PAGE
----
Of perhaps even greater illustrative value is the experience of Crescent Leadership Academy (CLA). Unlike John McDonogh – indeed, unlike all other schools in the New Orleans CRM – CLA was structurally problematic in its very design within the CRM ecosystem, in addition to the more typical challenges it faced. CLA aimed to replace the closing Schwarz Alternative High School, the expulsion center or “educator of last resort” prior to Katrina. But where does an educator of last resort fit into an all-choice ecosystem?

An early misstep was RSD’s decision to treat CLA as a full open-enrollment charter school. The notion that any family would select an expulsion center – which, by definition, serves students who did not choose this educational option but rather were forced to enroll when their school of choice expelled them – was untenable. Financing such a school through the usual per-pupil mechanisms, when student enrollment is volatile by design, makes budgeting for student need nearly impossible. Further, holding an expulsion center to accountability criteria based on a 180-day school year, even though their students enroll continuously throughout the year and often on a time-limited basis, theoretically threatens the viability of the entire system. And, indeed, we heard from both CLA and other schools that bad actors would expel low-performing students shortly before testing merely to manage their own testing populations. This behavior was eventually curtailed by the adoption of a community-wide explusion policy that required all expulsion recommendations to be centrally reviewed and approved.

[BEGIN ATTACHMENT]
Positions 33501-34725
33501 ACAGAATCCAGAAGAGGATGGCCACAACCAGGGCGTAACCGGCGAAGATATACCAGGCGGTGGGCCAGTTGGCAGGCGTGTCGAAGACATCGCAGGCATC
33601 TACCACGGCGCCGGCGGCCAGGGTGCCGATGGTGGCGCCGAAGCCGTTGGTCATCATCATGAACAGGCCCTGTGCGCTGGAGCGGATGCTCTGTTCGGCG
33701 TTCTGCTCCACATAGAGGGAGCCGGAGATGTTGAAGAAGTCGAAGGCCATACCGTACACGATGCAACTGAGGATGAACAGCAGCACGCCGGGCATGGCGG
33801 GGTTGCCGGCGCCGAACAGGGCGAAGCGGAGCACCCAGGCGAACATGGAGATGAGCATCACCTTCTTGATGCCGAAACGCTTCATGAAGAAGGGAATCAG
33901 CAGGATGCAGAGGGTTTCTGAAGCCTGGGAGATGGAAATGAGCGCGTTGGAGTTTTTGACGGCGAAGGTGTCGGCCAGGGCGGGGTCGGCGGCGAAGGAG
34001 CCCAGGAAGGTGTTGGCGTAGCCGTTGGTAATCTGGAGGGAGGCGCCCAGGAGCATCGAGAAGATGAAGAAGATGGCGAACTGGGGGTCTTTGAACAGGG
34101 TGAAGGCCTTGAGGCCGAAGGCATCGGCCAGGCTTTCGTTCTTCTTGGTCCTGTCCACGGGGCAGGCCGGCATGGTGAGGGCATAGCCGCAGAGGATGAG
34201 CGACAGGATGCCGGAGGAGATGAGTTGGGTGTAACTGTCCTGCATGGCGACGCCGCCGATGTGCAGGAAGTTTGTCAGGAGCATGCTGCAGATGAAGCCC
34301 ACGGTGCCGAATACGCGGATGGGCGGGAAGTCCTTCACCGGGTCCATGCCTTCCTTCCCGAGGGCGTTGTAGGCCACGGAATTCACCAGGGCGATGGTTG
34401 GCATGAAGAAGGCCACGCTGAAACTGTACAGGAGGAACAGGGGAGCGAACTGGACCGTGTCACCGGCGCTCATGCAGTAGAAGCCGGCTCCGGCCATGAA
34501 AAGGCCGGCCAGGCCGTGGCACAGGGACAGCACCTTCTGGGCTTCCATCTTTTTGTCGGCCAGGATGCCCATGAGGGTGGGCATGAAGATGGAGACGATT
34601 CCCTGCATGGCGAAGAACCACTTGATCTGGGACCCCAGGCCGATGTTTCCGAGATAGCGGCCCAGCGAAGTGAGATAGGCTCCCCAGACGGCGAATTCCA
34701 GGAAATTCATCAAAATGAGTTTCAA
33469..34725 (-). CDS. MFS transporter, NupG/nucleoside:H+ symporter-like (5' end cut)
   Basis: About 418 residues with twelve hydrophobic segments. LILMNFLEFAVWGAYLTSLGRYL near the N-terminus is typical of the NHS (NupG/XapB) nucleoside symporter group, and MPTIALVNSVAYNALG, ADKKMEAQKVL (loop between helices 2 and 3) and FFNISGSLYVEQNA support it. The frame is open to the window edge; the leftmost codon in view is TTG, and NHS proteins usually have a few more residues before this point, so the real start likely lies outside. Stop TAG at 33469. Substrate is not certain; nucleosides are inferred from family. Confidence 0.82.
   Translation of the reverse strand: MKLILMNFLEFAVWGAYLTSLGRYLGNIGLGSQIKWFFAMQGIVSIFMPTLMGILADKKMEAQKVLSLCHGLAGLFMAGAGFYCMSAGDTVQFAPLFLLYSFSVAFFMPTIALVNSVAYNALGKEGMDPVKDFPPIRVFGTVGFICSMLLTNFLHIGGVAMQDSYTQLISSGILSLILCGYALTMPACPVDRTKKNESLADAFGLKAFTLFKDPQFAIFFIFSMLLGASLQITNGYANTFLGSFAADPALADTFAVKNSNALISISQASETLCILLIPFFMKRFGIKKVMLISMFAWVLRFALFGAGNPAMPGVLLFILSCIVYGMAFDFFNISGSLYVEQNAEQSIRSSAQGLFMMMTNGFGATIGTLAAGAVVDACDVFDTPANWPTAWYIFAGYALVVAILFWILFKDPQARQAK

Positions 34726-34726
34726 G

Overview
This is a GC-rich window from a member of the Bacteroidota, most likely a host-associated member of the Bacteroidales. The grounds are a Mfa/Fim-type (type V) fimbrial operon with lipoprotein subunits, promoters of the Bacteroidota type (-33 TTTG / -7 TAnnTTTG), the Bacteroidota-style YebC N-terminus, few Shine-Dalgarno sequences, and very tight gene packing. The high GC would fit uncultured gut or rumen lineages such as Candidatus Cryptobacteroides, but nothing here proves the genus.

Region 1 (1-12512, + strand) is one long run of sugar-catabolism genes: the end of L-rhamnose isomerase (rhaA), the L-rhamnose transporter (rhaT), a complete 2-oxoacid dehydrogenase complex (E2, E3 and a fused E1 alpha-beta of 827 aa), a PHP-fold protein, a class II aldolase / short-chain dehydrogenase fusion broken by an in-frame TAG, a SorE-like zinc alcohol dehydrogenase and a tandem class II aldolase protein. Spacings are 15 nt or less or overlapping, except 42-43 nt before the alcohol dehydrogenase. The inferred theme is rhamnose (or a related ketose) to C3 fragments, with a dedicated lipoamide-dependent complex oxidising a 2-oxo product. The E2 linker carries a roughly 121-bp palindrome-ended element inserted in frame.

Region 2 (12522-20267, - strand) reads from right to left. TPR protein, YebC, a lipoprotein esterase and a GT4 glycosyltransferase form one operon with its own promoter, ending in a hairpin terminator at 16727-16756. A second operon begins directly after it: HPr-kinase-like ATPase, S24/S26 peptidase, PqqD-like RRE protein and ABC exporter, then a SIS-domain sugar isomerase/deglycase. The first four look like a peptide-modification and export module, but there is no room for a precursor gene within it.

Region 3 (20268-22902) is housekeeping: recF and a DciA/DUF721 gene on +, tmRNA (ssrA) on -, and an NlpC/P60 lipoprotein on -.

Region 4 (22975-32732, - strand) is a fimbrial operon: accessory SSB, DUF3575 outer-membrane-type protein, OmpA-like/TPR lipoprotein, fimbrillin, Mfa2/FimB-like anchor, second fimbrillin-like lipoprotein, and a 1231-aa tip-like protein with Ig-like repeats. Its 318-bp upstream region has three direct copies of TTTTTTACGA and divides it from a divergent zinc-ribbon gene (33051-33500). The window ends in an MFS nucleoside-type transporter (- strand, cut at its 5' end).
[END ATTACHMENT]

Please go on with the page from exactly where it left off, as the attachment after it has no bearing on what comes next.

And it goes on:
This particular set of factors was unique to CLA, and represented existential threats to the school’s viability from selection onward. We find that the notion of “educator of last resort” is fundamentally incompatible with an all-choice district. But, these fundamental flaws in CLA’s design in terms of the school’s role within the CRM ecosystem could have been ameliorated if systems-level partners had held CLA to its original promises of opening CTE academies, implementing therapeutic and trauma informed models, and developing student-centered programming that went beyond merely holding students in place until they might be returned to their sending schools. None of these promises were fulfilled, however, reinforcing the image of CLA as merely a holding facility for disruptive students.